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LA Council urges thorough review at San Onofre

LOS ANGELES (AP) -- The Los Angeles City Council wants federal regulators to move slowly and cautiously before deciding if Southern California Edison can fire up its troubled San Onofre nuclear power plant.

The council Tuesday tentatively endorsed a resolution calling on the Nuclear Regulatory Commission to hold off on a ruling until it independently confirms that needed repairs have been made and the seaside plant is safe to run.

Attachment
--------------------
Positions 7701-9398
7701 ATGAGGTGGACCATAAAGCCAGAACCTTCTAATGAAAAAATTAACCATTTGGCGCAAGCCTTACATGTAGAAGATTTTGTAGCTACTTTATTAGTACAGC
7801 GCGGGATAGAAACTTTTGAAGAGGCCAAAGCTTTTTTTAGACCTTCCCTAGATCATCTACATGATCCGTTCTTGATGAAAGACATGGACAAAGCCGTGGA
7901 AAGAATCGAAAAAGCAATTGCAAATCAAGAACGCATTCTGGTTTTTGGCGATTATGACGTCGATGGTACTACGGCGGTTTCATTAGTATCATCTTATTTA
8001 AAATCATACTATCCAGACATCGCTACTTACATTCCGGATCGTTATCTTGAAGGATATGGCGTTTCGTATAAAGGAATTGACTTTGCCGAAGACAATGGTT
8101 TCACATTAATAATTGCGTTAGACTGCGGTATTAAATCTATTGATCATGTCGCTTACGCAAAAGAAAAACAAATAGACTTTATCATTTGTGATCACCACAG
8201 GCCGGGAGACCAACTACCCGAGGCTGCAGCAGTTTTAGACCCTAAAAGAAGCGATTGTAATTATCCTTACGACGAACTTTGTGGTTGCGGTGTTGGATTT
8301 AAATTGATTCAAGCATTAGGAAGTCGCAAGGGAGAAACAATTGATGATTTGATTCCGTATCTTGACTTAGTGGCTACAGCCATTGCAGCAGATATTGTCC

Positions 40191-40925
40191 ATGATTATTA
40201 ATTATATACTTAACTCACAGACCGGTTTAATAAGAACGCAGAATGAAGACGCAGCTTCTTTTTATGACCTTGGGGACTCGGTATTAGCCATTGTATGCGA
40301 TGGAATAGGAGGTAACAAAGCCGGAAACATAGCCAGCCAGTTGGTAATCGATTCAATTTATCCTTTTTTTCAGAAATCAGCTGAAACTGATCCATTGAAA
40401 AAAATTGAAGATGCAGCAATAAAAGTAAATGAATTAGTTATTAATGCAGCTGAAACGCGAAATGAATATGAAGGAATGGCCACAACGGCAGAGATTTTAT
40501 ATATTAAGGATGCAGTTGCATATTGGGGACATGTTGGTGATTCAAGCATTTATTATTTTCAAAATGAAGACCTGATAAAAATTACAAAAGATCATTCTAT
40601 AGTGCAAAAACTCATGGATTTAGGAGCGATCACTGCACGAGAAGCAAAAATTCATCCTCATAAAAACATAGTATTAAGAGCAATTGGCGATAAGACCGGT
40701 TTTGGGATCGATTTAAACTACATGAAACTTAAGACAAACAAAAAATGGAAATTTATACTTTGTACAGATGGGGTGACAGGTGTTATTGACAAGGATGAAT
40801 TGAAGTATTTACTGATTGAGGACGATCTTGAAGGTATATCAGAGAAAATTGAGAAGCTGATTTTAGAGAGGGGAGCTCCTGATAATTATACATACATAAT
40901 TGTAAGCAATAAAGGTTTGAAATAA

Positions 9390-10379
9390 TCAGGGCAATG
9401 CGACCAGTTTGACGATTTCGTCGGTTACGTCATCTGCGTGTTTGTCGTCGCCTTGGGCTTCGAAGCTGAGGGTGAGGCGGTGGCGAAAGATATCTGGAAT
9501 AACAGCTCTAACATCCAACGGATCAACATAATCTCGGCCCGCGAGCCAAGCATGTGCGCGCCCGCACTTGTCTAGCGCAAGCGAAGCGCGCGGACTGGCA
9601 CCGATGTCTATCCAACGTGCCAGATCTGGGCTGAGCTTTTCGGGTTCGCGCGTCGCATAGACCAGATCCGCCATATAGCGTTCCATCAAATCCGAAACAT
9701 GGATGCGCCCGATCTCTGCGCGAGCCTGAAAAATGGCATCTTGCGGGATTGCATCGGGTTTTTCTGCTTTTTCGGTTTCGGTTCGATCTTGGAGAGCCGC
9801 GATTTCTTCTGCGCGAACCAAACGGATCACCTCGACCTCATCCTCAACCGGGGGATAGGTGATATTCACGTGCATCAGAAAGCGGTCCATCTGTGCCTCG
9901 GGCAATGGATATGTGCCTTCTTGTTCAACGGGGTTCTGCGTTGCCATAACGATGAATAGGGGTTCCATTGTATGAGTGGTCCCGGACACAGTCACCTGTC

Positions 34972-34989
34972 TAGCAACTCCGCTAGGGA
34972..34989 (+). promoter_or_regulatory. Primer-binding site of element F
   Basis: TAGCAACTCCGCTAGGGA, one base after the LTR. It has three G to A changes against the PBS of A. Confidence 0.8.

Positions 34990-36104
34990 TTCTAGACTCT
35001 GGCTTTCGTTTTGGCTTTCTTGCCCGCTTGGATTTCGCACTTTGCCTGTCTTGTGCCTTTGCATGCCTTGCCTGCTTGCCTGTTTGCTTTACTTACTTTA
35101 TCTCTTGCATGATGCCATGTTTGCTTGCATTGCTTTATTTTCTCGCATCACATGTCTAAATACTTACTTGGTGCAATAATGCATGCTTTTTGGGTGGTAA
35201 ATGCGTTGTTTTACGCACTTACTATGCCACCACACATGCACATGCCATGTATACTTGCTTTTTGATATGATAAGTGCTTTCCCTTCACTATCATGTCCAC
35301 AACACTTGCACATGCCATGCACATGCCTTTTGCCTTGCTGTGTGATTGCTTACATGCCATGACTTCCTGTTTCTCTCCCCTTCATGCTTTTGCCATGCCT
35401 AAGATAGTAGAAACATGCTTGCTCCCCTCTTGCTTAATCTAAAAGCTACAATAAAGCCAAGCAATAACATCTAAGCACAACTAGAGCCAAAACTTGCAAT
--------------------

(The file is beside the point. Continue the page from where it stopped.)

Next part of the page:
The plant between Los Angeles and San Diego hasn't produced electricity since January 2012, after a small radiation leak led to the discovery of damage to hundreds of tubes that carry radioactive water.

Southern California Edison, a unit of Edison International, wants permission to run the Unit 2 reactor at no more than 70 percent power, which company engineers say will stop vibration that damaged tubes.